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 News Briefs

NEWS BRIEFS Dec-11-2013

By Catholic News Service


To frack or not to frack: Debate examines America's quest for energy

PULASKI TOWNSHIP, Pa. (CNS) -- Pauline Beck looks out over her 30-acre farm and points to the east. It's there, not quite a mile away, where a natural gas well is likely to be built as Pennsylvania secures its place as a leader in America's burgeoning energy industry. And that saddens Beck, a member of nearby St. James Parish. Once construction begins, Beck, 63, envisages that the peacefulness and solitude that allows her to appreciate being part of God's creation -- the breezes rustling the trees, the wildlife, the food she raises, the star-studded night sky and yes, her two friendly goats, Pygmalion and Billy Budd -- will be disrupted by the hundreds of trucks, bright lights, roaring industrial machinery and unpleasant odors associated with well drilling. Eight miles to the south in the crossroads hamlet of Hillsville, Father James Downs, pastor of Christ the King Parish, is patiently waiting. He is eager to negotiate a deal on a lease for the natural gas rights under the two church properties that make up the parish. Father Downs, also the pastor of St. James, sees the lease as an opportunity to secure Christ the King's financial future so it can continue to serve Catholics in the economically depressed rural community a mile or so from the Ohio-Pennsylvania line. Neighboring property owners have signed leases, reaping thousands of dollars in payments. Two people, sharing one Catholic faith; two differing views on the natural gas boom that has swept across Pennsylvania since 2006. The stances illustrate the divide that exists over how to develop the vast natural gas deposits in shale formations deep underground in many areas of the United States. The divide falls along how the gas is extracted: an industrial process known as slick water hydraulic fracturing.

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Advances in drilling technology led to fracking's rapid expansion

BUTLER, Pa. (CNS) -- The history of slick water hydraulic fracturing extends back more than 60 years as America seeks solutions to its seemingly unquenchable thirst for energy. Also known as fracking, the process has been used to extract oil and natural gas since 1947, said Peter MacKenzie, vice president of operations for the Ohio Oil and Gas Association. He and other industry representatives argued that the process is safe and even when problems occur, companies work to alleviate any concerns. Advances over the years have allowed the process to be readily duplicated across the country. These days the Marcellus Shale under Pennsylvania is among the most active natural gas plays in the country. Along with the rapid development comes questions about safety and environmental protection. "Certainly folks have questions and they deserve answers," Travis Windle, spokesman for the Marcellus Shale Coalition, an industry group, told Catholic News Service. He suggested, though, that all Americans benefit from the shale development through lower priced natural gas, while the people of Pennsylvania have seen more than $1.8 billion in tax revenues and $406 million in impact fees for wear and tear on infrastructure and increased demands on local communities.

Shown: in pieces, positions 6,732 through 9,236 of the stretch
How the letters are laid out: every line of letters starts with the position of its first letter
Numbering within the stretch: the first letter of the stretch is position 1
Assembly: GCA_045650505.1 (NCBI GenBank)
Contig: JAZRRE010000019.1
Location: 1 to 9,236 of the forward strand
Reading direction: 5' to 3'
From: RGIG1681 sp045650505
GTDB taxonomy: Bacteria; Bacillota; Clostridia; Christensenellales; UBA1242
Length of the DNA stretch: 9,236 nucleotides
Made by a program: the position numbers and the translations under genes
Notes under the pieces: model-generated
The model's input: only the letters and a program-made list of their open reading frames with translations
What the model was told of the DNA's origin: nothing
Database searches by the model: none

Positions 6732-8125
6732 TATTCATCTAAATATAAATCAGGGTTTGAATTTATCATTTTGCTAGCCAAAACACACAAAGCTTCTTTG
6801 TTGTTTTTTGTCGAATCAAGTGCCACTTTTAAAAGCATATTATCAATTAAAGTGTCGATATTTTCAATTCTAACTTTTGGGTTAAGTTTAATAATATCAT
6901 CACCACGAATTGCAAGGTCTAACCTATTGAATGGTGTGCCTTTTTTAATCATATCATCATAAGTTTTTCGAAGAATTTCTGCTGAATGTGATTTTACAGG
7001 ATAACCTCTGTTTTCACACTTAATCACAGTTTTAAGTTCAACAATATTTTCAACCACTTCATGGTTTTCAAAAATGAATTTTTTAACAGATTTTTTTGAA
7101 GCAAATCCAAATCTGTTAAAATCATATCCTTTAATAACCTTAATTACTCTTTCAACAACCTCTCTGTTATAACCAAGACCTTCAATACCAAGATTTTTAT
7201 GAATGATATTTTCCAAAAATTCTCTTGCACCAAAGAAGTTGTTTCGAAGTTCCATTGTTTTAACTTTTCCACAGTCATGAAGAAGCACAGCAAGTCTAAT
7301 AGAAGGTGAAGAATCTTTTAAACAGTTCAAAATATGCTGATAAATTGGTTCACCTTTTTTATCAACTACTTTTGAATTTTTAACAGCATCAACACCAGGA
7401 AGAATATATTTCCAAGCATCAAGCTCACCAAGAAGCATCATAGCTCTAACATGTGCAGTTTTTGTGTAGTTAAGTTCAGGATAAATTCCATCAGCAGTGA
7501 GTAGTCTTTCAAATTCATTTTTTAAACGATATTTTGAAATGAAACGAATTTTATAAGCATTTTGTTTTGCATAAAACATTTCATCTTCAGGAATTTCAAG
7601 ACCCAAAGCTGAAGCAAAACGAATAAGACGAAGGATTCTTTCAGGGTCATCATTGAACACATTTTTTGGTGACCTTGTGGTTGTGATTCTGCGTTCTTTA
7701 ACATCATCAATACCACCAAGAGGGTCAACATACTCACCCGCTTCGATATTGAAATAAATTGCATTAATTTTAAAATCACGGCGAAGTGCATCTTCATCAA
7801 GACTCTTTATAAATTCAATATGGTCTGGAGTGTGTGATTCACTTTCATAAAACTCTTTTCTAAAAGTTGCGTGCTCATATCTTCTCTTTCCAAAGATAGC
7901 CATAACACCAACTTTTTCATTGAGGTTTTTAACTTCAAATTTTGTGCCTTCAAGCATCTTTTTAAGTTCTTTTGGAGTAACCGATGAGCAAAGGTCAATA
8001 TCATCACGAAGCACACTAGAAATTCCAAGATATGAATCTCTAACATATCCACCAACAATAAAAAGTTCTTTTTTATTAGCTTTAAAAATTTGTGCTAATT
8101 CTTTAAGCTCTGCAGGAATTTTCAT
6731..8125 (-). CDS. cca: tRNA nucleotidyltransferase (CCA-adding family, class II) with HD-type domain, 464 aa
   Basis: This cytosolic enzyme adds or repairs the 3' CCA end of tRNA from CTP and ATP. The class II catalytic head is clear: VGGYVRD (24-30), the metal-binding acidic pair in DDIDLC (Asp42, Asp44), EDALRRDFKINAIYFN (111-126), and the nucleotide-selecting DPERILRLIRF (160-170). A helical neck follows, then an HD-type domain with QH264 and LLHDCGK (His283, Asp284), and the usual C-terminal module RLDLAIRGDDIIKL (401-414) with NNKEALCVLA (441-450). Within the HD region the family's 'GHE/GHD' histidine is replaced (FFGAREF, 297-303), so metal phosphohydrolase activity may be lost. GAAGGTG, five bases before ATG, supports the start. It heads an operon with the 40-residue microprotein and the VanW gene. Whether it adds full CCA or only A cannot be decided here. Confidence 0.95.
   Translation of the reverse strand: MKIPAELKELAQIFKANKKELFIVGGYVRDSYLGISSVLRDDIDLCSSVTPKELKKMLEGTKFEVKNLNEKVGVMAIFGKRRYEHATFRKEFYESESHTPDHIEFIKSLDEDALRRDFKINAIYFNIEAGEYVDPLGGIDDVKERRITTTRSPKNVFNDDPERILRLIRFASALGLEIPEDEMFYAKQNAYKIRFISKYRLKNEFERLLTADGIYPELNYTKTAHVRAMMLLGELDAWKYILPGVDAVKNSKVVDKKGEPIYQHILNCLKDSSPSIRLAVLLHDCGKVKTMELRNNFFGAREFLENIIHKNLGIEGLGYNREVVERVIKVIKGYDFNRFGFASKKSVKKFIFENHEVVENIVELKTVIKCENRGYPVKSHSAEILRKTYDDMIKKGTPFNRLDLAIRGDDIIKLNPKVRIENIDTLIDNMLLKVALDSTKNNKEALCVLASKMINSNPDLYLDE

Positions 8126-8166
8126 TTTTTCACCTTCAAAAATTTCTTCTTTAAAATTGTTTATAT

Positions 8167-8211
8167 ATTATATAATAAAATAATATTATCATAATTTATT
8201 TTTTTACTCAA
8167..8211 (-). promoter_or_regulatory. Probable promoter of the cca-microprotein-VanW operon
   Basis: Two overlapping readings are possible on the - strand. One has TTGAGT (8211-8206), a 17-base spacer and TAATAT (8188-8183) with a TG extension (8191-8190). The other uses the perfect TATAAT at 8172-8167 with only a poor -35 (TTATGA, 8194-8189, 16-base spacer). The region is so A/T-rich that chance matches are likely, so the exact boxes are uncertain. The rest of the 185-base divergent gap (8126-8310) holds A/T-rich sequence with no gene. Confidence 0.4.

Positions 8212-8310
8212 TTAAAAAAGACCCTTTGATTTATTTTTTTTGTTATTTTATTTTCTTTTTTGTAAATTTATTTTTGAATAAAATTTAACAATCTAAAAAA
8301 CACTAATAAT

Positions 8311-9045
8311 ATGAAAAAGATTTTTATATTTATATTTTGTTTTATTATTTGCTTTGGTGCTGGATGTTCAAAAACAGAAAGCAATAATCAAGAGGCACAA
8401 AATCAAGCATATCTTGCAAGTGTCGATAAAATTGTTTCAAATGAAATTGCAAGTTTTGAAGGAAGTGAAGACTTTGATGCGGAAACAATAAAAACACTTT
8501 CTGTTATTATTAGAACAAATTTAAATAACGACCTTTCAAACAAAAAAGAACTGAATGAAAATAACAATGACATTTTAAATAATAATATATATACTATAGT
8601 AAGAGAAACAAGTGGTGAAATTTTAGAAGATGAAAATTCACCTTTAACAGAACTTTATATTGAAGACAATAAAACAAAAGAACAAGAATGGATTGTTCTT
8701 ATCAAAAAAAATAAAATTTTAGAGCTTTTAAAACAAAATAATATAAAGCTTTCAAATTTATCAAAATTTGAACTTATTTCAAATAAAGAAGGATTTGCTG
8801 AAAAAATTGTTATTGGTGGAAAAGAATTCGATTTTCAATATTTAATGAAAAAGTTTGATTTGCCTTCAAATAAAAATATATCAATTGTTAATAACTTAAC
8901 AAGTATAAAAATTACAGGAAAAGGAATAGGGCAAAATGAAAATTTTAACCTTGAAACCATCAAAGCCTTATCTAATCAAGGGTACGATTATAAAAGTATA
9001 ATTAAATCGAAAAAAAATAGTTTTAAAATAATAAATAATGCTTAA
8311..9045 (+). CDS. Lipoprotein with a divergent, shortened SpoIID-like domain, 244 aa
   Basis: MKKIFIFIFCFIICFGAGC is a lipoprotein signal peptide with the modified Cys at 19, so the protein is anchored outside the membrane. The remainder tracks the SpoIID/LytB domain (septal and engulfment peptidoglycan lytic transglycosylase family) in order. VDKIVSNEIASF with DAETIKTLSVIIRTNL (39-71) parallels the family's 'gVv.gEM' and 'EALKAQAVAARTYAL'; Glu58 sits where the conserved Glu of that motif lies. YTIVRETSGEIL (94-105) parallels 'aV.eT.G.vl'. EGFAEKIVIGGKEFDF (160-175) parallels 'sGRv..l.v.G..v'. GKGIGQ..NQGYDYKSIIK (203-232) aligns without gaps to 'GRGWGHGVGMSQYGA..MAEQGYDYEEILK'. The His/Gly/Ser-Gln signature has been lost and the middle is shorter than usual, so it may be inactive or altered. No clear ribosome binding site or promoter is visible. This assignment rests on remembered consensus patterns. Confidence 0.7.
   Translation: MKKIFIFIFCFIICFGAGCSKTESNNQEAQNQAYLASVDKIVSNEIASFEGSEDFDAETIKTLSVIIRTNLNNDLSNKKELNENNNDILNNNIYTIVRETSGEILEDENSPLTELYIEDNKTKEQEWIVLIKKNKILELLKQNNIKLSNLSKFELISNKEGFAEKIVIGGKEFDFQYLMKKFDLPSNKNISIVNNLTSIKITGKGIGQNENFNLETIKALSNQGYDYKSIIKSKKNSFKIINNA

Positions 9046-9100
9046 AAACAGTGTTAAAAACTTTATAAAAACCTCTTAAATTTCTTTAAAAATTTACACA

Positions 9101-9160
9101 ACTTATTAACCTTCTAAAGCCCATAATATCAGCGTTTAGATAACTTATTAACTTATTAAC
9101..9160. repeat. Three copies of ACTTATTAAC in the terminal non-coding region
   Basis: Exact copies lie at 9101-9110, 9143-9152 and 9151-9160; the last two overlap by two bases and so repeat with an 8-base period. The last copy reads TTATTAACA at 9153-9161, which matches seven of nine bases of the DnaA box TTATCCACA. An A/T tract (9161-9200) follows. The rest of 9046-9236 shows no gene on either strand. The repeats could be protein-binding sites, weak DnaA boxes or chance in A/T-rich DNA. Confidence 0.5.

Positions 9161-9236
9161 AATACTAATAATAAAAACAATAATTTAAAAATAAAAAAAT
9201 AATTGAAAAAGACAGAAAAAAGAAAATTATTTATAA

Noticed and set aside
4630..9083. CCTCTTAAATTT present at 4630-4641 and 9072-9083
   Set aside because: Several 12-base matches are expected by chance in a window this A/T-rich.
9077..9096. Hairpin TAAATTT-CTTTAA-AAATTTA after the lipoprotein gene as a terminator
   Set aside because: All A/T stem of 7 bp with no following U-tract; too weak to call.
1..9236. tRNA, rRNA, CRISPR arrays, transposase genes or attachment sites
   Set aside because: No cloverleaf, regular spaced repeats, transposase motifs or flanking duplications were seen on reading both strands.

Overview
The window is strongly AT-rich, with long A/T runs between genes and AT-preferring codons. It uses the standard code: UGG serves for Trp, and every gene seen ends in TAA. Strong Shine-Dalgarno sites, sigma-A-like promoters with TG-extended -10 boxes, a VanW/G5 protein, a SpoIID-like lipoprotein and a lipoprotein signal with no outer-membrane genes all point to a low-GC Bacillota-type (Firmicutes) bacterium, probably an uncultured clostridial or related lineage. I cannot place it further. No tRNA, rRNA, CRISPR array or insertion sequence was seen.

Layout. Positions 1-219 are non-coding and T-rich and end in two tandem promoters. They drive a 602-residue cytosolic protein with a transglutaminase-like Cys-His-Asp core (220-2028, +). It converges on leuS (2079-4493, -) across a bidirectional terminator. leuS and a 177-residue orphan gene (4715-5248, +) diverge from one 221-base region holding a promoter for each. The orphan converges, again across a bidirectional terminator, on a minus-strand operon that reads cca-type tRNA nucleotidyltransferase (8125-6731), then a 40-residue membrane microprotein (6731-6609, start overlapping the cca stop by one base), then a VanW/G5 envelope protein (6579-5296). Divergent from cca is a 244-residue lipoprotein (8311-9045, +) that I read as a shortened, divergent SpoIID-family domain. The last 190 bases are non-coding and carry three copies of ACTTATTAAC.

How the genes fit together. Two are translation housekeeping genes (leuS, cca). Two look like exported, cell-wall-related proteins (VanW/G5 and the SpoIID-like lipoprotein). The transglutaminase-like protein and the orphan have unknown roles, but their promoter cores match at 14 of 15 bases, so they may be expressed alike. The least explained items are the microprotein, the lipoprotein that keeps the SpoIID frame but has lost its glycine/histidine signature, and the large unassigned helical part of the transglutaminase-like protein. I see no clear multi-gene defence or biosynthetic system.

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Religious community chooses nature over riches of a natural gas lease

VILLA MARIA, Pa. (CNS) -- With 761 acres of mostly wooded property nestled along the Ohio-Pennsylvania state line, the Sisters of the Humility of Mary feel they have been entrusted with a special oasis. The land encompasses a 250-acre organic farm, grazing land for cattle and sheep, wetlands and shaded open space where members of the community, employees and visitors can relax, walk and pray, all to gain a deeper appreciation of creation. So when the landmen representing the energy companies approached in 2010, 2011 and 2012 with offers of thousands of dollars per acre for the natural gas rights in the shale formations deep below the surface, the sisters stepped back and asked themselves what the land they have nurtured for nearly 150 years really meant to the community. What they decided was to firmly tell the landmen, "No." Never mind that some of the sisters' 80 neighbors had readily signed on, likely bringing industrial-scale natural gas mining that uses the controversial slick water hydraulic fracturing process to the congregation's doorsteps. For now, explained Sister Barbara O'Donnell and Sister Mary Cunningham, who have been intimately involved in land and environmental concerns for their order, the 2012 decision to forgo signing any lease was the best way to protect the piece of creation the sisters call home. "We actually spent whole meetings going through the lease piece by piece," Sister Barbara recalled. "We had those lawyers work with us at those meetings, going through it piece by piece, enlightening us to what we were saying yes to. And point by point we had to say no because of our belief. And because we're a religious congregation, we're not in it for the money. We could have made lots of money and we have things that we could have invested that into. But at this time we just could not say yes to that because the land has sustained us from the time we came here in 1864," Sister Barbara said.